Targets for the collection of WEEE have been proposed for 2019 – and may require collections of old electrical items from the public to increase by up to 12% compared to last year’s level.
Details of the proposed targets have been outlined by the Department for Environment, Food and Rural Affairs (Defra) which is seeking to increase targets in line with an EU target to collect the equivalent of 65% of the weight of new products placed onto the market in e-waste. Previous targets had stood at around 45%.
In total, the proposed collections goal stands at 550,000 tonnes for 2019, having stood at 537,000 tonnes in 2018.
The increased targets come at a time when collections of WEEE appear to be on a downward trend, with the WEEE sector having fallen short of its targets in consecutive years.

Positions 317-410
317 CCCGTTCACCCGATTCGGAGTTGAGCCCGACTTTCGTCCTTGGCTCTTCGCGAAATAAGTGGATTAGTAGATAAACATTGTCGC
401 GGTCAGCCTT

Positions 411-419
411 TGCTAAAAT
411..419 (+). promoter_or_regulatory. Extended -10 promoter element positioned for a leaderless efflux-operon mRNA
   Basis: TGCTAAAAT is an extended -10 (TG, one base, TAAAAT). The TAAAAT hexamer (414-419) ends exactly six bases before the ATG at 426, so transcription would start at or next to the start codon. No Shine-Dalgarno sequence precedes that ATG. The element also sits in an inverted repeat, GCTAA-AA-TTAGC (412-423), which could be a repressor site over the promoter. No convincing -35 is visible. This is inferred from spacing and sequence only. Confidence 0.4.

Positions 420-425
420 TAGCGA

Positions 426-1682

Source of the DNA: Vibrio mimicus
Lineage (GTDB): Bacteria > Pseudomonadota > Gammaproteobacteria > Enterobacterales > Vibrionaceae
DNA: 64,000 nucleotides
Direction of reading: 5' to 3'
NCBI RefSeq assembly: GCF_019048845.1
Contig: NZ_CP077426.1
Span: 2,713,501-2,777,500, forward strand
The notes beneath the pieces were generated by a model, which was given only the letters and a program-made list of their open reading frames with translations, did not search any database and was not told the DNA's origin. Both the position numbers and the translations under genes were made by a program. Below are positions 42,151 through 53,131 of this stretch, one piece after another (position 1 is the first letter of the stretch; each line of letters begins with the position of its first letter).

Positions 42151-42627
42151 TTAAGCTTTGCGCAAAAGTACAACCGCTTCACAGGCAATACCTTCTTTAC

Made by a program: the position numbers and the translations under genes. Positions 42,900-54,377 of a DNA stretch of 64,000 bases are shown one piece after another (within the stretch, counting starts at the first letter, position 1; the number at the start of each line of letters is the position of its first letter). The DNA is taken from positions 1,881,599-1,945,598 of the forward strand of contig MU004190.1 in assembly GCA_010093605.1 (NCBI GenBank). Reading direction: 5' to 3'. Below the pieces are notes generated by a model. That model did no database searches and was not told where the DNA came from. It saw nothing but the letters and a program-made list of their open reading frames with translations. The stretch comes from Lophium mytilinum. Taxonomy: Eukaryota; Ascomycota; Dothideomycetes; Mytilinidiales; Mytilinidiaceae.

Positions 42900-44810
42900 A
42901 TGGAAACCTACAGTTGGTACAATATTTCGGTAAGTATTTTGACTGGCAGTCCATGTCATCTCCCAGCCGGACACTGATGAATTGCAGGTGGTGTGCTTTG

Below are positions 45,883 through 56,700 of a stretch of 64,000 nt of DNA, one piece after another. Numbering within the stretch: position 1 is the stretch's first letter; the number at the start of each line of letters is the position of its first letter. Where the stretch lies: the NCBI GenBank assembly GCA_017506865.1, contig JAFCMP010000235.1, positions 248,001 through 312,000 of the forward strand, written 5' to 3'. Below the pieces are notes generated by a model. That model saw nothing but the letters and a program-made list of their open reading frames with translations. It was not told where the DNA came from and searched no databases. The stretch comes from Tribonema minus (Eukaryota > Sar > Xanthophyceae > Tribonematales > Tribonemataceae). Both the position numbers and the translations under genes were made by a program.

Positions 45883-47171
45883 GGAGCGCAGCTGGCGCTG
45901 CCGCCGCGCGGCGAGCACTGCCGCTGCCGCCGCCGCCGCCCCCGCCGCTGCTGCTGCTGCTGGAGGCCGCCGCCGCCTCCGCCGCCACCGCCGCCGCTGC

Missed targets have resulted in the payment into a compliance fee by WEEE producer compliance schemes, with payments having topped £8 million during 2018.
This money will be used to fund projects which will aim to boost the collection of WEEE from households – and Defra is hopeful that this money will help to reverse the downward trend and meet the collection targets for 2019.
Projects to be funded will include a major communication and behaviour change campaign for consumers, which will seek to provide details on the protection of data and safe recycling of small WEEE items, with a view to encouraging greater recycling of these types of goods.
Two research projects are also going to be funded through the compliance fee and include a study into the sources of WEEE from businesses, as well as research into the volume of new items placed onto the market but exported before it becomes WEEE.